When selling a home, people like to think about the profit they can pocket from the sale, but the reality is that you will also have a list of expenses to pay along the way. You might expect to give a commission to your real estate agent if you use one, but have you thought about the closing costs that are your responsibilities as the seller?
If not, you could be in for an unpleasant surprise when you walk away from selling your home with less than you expected. Here’s everything you need to know about who pays closing costs when selling a home, so you can budget accordingly.
What Is Closing on a Home?
Closing is the last step in the real estate process. It officially transfers ownership of the property from the seller to the buyer. In other words, this is the day when you will get your money and the buyer will get their new home. While closing is an exciting, long-anticipated event for both sides, it does come with some financial costs for both the buyer and the seller (more on those later).
The day before the closing, there is often a final walk-through of the home. This is when the buyer is checking that you, the seller, have made any promised improvements or repairs and that the property is free of personal possessions and move-in ready.
As long as you have the property in the condition agreed upon in the purchase and sale agreement (e.g. broom clean), then everything will be good to go for the closing. If something wasn’t attended to, you will either need to tackle it before the deal closes or grant the buyer a concession, typically in the form of credit.
During the closing, both parties will complete lots of paperwork, the buyer will officially pay for the home, and the seller will receive their profits. The closing date is set in advance and listed in the purchase and sale agreement, so you will have plenty of advance notice on when the closing will take place. Due to the amount of paperwork required, real estate closings usually take a few hours, meaning you will want to clear your calendar for the event.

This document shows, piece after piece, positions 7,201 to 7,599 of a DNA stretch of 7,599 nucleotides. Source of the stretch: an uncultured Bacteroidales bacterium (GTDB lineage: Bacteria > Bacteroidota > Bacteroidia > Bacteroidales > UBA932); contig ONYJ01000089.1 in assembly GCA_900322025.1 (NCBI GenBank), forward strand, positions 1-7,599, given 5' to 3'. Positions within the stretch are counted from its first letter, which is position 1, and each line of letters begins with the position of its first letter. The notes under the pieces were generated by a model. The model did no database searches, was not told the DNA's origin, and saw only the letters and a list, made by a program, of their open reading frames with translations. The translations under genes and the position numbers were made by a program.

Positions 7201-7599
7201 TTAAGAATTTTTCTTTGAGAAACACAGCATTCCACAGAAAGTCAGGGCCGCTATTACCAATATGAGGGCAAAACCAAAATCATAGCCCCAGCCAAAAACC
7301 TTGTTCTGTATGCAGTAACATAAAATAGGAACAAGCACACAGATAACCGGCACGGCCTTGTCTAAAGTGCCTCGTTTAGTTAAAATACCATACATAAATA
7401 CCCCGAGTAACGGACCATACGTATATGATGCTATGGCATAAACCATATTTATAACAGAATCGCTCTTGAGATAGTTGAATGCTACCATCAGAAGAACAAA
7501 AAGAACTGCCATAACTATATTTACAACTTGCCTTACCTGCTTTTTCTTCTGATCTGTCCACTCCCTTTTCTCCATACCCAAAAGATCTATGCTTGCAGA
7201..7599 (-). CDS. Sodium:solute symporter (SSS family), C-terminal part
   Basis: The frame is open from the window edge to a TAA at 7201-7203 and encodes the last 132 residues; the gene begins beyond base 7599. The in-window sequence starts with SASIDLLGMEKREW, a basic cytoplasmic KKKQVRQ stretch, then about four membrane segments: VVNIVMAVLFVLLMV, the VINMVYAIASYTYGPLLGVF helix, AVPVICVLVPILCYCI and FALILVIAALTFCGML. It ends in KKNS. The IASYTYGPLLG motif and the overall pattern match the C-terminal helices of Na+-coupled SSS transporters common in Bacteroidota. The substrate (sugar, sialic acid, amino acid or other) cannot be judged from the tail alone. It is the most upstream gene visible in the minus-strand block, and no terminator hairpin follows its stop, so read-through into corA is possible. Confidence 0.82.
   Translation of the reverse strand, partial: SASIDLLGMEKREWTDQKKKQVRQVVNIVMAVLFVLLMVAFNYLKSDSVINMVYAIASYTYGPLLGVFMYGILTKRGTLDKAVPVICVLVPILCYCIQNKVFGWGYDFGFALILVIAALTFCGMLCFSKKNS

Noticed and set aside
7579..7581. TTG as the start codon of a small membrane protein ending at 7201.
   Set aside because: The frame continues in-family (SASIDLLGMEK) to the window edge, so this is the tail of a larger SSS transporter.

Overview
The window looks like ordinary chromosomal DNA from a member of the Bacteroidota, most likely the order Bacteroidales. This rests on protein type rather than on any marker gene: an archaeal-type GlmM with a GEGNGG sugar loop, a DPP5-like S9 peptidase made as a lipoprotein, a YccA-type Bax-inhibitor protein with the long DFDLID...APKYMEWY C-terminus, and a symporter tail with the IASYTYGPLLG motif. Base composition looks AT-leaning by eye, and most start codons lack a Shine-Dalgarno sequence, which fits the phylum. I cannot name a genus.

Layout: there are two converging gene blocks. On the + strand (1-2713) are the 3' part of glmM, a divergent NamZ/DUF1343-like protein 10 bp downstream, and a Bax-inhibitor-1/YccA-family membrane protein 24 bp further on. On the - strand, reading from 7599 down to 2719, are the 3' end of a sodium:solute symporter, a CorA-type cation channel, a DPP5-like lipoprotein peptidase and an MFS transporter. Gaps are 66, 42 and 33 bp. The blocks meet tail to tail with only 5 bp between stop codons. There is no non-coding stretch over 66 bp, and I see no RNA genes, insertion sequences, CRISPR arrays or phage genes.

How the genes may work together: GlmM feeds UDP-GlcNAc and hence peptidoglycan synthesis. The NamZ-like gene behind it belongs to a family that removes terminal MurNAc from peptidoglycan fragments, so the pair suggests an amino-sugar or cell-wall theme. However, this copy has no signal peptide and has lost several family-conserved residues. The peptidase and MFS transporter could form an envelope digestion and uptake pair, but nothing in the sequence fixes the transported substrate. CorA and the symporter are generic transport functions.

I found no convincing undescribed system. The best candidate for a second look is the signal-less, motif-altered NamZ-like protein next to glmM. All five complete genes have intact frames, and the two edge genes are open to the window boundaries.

What Are Closing Costs?
Homebuyers, as well as home sellers, are responsible for closing costs. Typically, real estate closing costs can run anywhere from 1 to 7 percent of the home sales price – a figure that can seriously eat into your profit margins. Fortunately, closing costs are generally split by the buyer and seller, which means your seller closing costs will be somewhere between 2 to 3 percent on average.
States and cities have different regulations for closing costs, which means closing costs for a seller in Florida may be very different from seller closing costs in Texas. In addition to knowing what you need to cover under closing costs, you also need to understand the laws in the area where you own property. This is straightforward when you’re selling a primary residence, but if you’re trying to sell an inherited house in another state, sellers closing costs can get confusing.
Sellers closing costs generally reflect various fees, such as:
- Attorney’s fees
- Real estate agent commission
- Title insurance fees
- Recording fees for taxes
- Homeowners association dues or condo fees
- Buyer’s credit for issues uncovered during a home inspection
The buyer usually covers items related to the mortgage loan, such as:
- Credit report fees
- Survey cost
- Home inspection fee
- Appraisal fee
- Real estate attorney fees
You may be wondering if the seller pays closing costs out of pocket. Generally speaking, you don’t need to pay out of pocket because the seller’s closing costs will be deducted from the home sale price or from a buyer’s deposit.